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Is your business ready for the digital decade?

This week we're sitting down with Nikesh Prasad, the head of digital at eClerx to discuss meeting the demands of digitalisation
Is your business ready for the digital decade?

Nikesh Prasad is at the forefront of digital transformation initiatives in his role as head of APAC Digital at eClerx. He works with some of the biggest global brands and regional leaders in Asia Pacific, partnering with them on driving transformation initiatives.

Nikesh Prasad

As Europe maps out a path to the digital decade, there’s much to learn from the digital boom underway in APAC, where everything from online retail to ride-sharing services to exporting online labour, has reshaped almost every aspect of business and social life in this region. Nikesh Prasad has not only had a front row seat to this transformation, but has been responsible for anticipating future trends and developing capabilities as well as building go-to market plans. 

“Nowadays, everyone talks about digital transformation, but we have been doing it for the past 20 years – the only difference is it was then isolated services and now it is an interconnected strategy.”

Over the next few years, Prasad anticipates that the number of channels for customer outreach will continue to expand around accelerated social commerce offerings and the Metaverse. “Brands will continue to look at how personalisation can be activated across these expanded mediums of outreach. Blockchain is being touted as the next big revolution and brands have already started investing efforts towards that.

“The end goal is meeting the business requirements, whether you solve it manually or through software is a question of mechanics, scale and efficiency. Start with getting to the root of the business problem you are trying to solve and then determine what would be the right mechanism to satisfy the requirement. I feel people get bogged down with developing products first and then thinking about use cases to solve. Yes, software is essential for efficiency and it is definitely advantageous, but don’t forget what you are trying to solve!” 

He’s firmly on the side of the buy-rather-than-build software debate facing many businesses lately. “I personally favour buy rather than build. Every company has its own core competencies – for example a retailer is better off focusing energies in developing a compelling online experience for conversion rather than investing in developing a marketing automation software, a problem that has been solved by companies dedicated to building best in class marketing automation platforms.”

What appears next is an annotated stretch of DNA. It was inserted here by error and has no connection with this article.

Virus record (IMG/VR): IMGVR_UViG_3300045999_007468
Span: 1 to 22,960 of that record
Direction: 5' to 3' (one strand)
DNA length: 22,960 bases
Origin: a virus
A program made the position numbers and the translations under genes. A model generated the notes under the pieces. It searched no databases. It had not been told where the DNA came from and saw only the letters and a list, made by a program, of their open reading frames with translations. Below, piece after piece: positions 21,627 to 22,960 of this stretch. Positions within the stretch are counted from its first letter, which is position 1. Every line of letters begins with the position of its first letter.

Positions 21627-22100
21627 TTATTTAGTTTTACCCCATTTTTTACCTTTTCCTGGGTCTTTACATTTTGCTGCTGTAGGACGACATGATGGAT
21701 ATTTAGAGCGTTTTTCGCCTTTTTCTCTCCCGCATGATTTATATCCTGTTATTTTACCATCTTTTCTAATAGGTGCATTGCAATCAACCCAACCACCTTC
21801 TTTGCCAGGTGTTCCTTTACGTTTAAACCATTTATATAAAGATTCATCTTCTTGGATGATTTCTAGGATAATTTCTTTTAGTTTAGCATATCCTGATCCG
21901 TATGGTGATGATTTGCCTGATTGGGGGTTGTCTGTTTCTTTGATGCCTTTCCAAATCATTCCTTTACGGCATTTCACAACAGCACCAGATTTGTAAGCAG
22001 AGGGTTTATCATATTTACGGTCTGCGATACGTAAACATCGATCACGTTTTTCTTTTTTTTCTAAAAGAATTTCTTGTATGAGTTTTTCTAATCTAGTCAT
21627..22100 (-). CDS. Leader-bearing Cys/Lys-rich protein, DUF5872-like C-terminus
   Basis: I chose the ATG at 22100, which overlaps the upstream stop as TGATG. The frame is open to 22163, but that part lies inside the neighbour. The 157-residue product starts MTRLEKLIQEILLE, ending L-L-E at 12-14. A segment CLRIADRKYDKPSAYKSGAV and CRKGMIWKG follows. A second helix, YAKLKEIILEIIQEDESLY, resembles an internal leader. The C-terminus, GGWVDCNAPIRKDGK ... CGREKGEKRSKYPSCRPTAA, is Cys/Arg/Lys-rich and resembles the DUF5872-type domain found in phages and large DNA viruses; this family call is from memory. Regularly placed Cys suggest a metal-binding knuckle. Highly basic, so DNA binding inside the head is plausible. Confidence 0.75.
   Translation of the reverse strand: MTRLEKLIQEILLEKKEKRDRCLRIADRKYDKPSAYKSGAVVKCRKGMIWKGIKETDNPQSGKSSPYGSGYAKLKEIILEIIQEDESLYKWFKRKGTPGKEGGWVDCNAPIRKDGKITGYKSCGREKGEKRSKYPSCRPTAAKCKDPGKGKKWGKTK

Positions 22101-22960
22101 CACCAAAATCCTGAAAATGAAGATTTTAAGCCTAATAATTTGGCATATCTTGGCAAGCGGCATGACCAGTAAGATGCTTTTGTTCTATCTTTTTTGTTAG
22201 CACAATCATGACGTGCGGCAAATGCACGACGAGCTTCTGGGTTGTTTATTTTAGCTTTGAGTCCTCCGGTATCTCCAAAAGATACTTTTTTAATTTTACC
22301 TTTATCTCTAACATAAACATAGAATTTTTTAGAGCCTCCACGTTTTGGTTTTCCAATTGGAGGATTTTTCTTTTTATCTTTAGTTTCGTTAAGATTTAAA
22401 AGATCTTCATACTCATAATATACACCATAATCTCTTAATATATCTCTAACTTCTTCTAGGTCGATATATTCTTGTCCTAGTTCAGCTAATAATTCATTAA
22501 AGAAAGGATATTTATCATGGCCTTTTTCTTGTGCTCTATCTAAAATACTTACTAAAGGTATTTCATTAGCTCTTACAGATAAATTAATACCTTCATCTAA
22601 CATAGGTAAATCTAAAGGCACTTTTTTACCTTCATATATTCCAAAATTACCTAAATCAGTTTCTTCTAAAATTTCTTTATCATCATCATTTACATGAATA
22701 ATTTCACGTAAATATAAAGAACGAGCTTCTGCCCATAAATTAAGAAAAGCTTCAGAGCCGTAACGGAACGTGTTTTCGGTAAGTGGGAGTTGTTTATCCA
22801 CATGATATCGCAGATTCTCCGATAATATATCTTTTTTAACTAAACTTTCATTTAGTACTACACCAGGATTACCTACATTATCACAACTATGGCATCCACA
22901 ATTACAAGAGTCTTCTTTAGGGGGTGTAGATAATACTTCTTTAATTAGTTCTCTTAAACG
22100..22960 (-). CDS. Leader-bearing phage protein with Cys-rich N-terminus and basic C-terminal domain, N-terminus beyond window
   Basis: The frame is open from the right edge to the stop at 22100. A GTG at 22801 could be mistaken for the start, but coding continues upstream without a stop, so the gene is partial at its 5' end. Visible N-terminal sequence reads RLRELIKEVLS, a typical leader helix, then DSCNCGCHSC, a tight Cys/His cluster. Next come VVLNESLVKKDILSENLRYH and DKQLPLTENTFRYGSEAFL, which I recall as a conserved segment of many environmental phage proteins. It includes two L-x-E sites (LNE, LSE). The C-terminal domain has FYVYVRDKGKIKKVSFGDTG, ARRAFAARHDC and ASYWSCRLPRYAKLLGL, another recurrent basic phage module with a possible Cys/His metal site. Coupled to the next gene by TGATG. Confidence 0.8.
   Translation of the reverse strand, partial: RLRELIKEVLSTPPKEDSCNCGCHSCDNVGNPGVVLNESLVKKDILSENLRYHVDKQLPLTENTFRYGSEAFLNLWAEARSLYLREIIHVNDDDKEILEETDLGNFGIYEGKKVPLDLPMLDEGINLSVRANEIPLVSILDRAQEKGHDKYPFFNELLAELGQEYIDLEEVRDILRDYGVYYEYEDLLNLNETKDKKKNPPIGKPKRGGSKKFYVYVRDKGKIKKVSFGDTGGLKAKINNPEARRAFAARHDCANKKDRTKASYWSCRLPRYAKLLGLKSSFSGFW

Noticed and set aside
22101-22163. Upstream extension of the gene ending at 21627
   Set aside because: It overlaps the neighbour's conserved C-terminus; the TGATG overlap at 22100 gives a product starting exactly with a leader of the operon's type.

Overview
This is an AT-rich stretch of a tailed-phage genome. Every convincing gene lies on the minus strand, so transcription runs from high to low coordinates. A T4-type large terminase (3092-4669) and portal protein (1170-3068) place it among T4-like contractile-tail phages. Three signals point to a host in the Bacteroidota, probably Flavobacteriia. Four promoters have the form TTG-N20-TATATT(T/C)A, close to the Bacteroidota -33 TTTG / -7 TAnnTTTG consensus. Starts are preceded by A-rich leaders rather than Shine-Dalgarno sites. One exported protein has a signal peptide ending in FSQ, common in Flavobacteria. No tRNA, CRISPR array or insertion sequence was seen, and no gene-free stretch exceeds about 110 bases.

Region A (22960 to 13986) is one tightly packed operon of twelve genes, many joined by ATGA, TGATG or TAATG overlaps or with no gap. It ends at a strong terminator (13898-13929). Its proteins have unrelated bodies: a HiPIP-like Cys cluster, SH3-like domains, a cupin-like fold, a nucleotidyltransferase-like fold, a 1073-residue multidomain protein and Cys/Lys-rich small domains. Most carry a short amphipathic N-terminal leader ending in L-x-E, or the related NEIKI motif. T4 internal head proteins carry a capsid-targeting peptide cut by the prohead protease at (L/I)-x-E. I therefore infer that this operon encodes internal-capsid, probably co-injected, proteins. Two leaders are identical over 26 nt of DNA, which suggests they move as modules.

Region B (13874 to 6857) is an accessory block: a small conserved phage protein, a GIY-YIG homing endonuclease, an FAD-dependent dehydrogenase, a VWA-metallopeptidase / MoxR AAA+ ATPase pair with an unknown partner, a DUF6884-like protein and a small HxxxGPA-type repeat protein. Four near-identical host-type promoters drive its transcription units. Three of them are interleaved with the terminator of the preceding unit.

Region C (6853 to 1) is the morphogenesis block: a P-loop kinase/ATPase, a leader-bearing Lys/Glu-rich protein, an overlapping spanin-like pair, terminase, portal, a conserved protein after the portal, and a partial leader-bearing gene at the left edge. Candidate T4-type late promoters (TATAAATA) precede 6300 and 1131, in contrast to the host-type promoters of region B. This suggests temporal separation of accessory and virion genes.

Recruitment challenges

Recruiting developers across the industry has been an enormous challenge to digital growth strategies, but Prasad has some practical advice on engaging computer developers more: “Give business context!” He says. “Yes, developers get a business requirement document, but giving them a good view of what you are trying to achieve for business and the competitive landscape is probably a better standing point. Requirements from business usually turn out to be instruction manuals rather than focussing on the what and why of business needs.”

So how does the average organisation get started on their digital transformation journey? “Learn from other industries,” suggests Prasad. “Some of the best companies have understood cross-industry trends and have been early adopters of digital in their respective industries. For employees, I would say don’t get too caught up in the buzzwords thrown around, like Blockchain, Metaverse, etc. Instead, focus on the company’s vision, what use cases are they trying to solve and how? Once there is clarity on the fundamental reasons for digital transformation, you can move forward.”

As for measuring successful digitalisation, Prasad says ask what digital transformation means to your company or your department. “The success measures of digital transformation should be viewed based on what industry you operate in and within your company which department is adopting digital transformation. The success measure for the supply chain team would be different from the e-commerce team within the same company. Once we put it through that lens, the relevant KPIs can be defined.”

The good news for workers is the creation of new roles. And while most people will be familiar with the buzz around the area of analytics, Prasad suggests paying attention to “Cloud Security, Data Ops engineering and Robotics Process Automation as emergent roles. Workers can see what adjacent skills are needed to upgrade to stay relevant, and I think the easiest to start with is Robotics Process Automation.”

If you're interested in exploring career opportunities in tech, check out the Tech.EU Job Board today

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